Prevalence of smoking, alcohol and substance use among adolescents with attention-deficit/hyperactivity disorder in Denmark compared with the general population.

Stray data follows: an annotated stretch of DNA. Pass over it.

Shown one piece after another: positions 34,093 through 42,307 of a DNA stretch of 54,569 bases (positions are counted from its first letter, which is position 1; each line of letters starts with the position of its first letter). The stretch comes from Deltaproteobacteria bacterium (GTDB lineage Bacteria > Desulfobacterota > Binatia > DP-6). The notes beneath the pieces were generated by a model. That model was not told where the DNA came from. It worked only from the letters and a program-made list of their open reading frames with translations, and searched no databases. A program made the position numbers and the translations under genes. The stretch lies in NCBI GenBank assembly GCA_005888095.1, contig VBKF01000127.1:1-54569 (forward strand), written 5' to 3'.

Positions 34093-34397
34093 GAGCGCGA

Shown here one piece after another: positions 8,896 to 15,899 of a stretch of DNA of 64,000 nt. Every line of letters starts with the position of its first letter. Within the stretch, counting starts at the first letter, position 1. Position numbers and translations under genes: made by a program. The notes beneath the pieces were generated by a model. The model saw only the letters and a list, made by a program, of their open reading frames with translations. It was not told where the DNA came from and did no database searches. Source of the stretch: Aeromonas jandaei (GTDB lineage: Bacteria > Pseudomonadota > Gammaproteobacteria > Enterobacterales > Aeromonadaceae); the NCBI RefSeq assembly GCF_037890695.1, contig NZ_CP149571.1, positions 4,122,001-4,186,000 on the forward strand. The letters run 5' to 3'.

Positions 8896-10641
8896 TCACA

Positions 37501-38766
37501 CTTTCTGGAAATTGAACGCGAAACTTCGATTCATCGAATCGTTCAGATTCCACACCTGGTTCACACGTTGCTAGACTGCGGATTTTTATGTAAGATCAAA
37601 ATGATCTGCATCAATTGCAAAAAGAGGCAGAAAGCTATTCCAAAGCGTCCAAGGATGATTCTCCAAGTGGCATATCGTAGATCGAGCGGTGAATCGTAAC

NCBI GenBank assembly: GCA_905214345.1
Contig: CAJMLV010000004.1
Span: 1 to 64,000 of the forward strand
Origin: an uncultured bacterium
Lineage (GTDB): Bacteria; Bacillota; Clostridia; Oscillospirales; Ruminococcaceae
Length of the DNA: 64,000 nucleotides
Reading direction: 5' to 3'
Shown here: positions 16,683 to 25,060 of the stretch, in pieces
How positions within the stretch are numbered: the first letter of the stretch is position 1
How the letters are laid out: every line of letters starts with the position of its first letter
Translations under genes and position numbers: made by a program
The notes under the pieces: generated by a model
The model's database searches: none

BACKGROUND: Studies have shown that adolescents with attention-deficit/hyperactivity disorder (ADHD) have an increased risk of alcohol and substance abuse in adulthood. An unequivocal reason for this association has not yet been identified but it has been shown that pharmacological treatment is likely to reduce this risk. AIMS: To test whether adolescents with ADHD in pharmacological treatment have a higher prevalence of smoking and use of alcohol and drugs than a matched control group from the general population. The study will also analyse associations between smoking, alcohol and drug use and comorbid psychiatric symptoms. METHODS: The sample in this case-control study comprised 219 adolescents aged 13-18 years, including a case group of 117 adolescents with ADHD and a control group of 102 adolescents without ADHD. Participating subjects completed a questionnaire about their use of cigarettes, drugs and alcohol and the self-report version of the Strengths and Difficulties Questionnaire (SDQ). RESULTS: 21% of ADHD probands vs. 16% controls were daily smokers (P = 0.326). Among alcohol users, 52% of ADHD probands vs. 70% controls confirmed monthly alcohol intake (P = 0.014); 4% of cases compared with 7% of controls used illicit drugs within last month (P = 0.260). CONCLUSION: No significant group differences were found in the prevalence of ever having smoked cigarettes, drinking alcohol or using illicit drugs between adolescents with ADHD and controls. Contrary to expectations, subjects in the control group had a more regular and heavier use of alcohol. However, ADHD patients had a heavier use of cigarettes than controls.